Between The World And Me

Between The World And Me by Ta-Nehisi Coates is a beautifully written book.  I’d like to include all of the quotes I pulled for my common place book in this post but it ends up being about half of the book, so I’ve settled for a few of my favorites.  Despite the impressive writing and interesting points put forth, when I finished the book I was left sussing out feelings of dissatisfaction.  This was my first exposure to Ta-Nehisi Coates and from what I understand he has a very popular blog or column with The Atlantic that I’m sure I’ll be taking a gander at soon. However, since I hadn’t heard any of his ideas before and his style was new to me, I had to give myself some time to geek out about the quality and beauty of his writing.  My first impression of Between The World And Me was that it’s an important book that needs to be read and despite the more critical thoughts that seeped in after the excitement, I still think that’s true.

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This book is set up as a letter from Coates to his son in which he uses his own life and varied experiences to help his son understand what it means to be black in a country that has repeatedly, and continually, exploited and abused those who are.  Coates not only writes about his life in a chronological manner, but also his understanding of what it means to be black.  As readers we get to see the evolution of his thought process from being a child in Baltimore, to, as he says, “The Mecca” that is Howard University, up to adulthood and searching to understand the story of others instead of just looking inwardly at his own.

I’m not sure that he comes to a conclusion about where the black body fits into a society that seeks to use and abuse it, which is why I finished the book slightly dissatisfied.  This book feels like the beginning of a sentence that doesn’t have a verb yet.  He tells us (or, his son, rather) this is what’s happening, this is why it’s happening, good luck and don’t expect too much, you’ll only be disappointed.  Which may very well be true. Maybe there’s no hope and white people will forever choose to stay in their dream that exists solely on the breaking backs of black people.  Or maybe the fact that this is addressed to his son, who has already lived a radically different and more privileged life than Ta-Nehisi, is the hope.

When talking about his time in Paris Coates says, “And watching him walk away, I felt that I had missed part of the experience because of my eyes, because my eyes were made in Baltimore, because my eyes were blinded in fear.”  I’m not naive enough, or I suppose as Coates may say, entrenched in the delusion of “The Dream” enough, to suppose that Coates’s is the last generation to have fear negatively affect their life even in safe situations.  All you have to do is turn on the news to know that if you’re black the fear exists because the threat is real and powerful.  I do believe that Coates and his son are examples of that fear dropping away just a little bit with each generation.  Not quickly enough, and not enough to be satisfied and complacent, but enough to hope.  This coming from a privileged white girl doesn’t mean too much, I suppose. Though listening to older generations grapple with conversations of race and violence makes me believe that for our part, each generation is dropping The Dream little by little, and maybe all is not lost.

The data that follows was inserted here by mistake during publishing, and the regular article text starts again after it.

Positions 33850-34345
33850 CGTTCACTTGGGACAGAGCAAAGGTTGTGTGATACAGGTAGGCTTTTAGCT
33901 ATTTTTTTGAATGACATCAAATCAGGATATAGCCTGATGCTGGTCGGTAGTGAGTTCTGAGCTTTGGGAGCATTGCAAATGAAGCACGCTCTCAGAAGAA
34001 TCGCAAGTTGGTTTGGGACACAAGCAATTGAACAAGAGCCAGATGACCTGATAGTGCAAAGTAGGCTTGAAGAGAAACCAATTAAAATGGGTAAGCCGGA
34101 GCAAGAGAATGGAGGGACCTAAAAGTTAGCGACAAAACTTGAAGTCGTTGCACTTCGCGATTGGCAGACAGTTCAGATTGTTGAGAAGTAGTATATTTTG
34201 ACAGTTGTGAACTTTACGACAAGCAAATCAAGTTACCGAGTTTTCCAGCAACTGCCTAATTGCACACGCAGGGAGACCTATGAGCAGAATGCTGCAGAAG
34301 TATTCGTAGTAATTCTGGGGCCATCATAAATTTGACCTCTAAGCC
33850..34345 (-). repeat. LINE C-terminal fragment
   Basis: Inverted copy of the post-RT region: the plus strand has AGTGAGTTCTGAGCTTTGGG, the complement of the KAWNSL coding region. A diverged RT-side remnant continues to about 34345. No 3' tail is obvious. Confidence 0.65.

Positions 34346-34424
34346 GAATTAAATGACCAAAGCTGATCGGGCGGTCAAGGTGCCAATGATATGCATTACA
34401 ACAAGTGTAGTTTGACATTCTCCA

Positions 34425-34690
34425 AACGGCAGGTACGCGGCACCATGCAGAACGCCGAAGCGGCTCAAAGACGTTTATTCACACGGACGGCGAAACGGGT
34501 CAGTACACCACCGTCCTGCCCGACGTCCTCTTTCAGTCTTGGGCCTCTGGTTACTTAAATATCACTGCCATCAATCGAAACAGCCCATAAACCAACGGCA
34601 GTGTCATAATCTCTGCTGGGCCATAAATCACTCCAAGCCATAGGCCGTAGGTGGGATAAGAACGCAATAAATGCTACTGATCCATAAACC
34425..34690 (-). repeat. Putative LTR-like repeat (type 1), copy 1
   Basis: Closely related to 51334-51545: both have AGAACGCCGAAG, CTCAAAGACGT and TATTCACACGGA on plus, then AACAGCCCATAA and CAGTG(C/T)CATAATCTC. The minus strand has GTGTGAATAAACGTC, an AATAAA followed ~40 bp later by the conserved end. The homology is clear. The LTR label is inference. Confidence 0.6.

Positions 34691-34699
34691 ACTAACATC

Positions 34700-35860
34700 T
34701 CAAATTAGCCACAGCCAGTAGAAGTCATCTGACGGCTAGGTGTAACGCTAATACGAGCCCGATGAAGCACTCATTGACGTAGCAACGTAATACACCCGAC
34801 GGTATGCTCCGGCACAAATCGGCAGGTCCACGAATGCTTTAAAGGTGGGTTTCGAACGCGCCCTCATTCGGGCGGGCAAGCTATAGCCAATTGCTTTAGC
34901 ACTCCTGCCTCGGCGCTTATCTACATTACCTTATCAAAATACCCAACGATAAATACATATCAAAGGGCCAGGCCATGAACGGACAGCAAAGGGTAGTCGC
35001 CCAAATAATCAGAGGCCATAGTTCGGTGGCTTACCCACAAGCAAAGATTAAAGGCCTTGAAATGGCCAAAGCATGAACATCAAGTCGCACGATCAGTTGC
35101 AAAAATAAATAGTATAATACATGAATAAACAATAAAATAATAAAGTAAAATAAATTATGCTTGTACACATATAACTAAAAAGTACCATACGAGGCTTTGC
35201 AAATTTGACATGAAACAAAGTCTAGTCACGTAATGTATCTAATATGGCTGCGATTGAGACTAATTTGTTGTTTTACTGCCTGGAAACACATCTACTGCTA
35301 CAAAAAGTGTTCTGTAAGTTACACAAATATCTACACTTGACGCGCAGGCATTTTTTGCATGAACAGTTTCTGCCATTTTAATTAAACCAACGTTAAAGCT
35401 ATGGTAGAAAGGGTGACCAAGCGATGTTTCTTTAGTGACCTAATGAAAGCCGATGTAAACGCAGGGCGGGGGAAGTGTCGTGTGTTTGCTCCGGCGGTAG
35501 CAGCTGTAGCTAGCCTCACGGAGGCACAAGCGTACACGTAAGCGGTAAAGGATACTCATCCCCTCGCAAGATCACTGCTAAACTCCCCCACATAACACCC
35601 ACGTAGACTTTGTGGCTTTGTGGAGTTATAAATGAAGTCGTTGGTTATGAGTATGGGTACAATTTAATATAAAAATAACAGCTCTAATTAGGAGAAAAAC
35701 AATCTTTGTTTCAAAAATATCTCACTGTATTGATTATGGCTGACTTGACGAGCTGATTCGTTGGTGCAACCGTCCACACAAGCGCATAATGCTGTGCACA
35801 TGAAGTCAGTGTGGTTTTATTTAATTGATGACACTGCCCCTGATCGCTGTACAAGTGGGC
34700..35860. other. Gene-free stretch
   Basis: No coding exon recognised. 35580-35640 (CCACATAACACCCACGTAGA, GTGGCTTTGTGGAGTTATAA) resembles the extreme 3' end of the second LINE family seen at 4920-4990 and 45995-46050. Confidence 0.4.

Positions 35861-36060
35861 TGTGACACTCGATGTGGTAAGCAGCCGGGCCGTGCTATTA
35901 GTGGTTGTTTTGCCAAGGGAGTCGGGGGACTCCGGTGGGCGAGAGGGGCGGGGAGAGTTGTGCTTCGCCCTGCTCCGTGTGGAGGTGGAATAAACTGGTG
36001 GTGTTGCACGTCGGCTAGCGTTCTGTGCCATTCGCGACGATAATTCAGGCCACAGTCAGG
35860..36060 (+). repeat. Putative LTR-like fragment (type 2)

Common Place Book Entries

“But race is the child of racism, not the father. And the process of naming “the people” has never been a matter of genealogy and physiognomy so much as hierarchy.”

-Between The World And Me by Ta-Nehisi Coates

“Why-for us and only us-is the other side of free will and free spirits an assault upon our bodies? This is not a hyperbolic concern.”

-Between The World And Me by Ta-Nehisi Coates

“I felt myself at the bridge of a great ship that I could not control because C.L.R. James was a great wave and Basil Davidson was a swirling eddy, tossing me about. Things I believed merely a week earlier, ideas I had taken from one book, could be smacked to splinters by another.”

-Between The World And Me by Ta-Nehisi Coates

“‘Good intention’ is a hall pass through history, a sleeping pill that ensures the Dream.”

-Between The World And Me by Ta-Nehisi Coates

“The enslaved were not bricks in your road, and their lives were not chapters in your redemptive history. They were people turned to fuel for the American machine.”

-Between The World And Me by Ta-Nehisi Coates

“I remember being amazed that death could so easily rise up from the nothing of a boyish afternoon, billow up like fog.”

-Between The World And Me by Ta-Nehisi Coates

“It struck me that perhaps the defining feature of being drafted into the black race was the inescapable robbery of time, because the moments we spent readying the mask, or readying ourselves to accept half as much, could not be recovered.  The robbery of time is not measured in lifespans but in moments. It is the last bottle of wine that you do not have time to drink. It is the kiss that you do not have time to share, before she walks out of your life. It is the raft of second chances for them, and twenty three hour days for us.”

-Between The World And Me by Ta-Nehisi Coates

 

 

 

 

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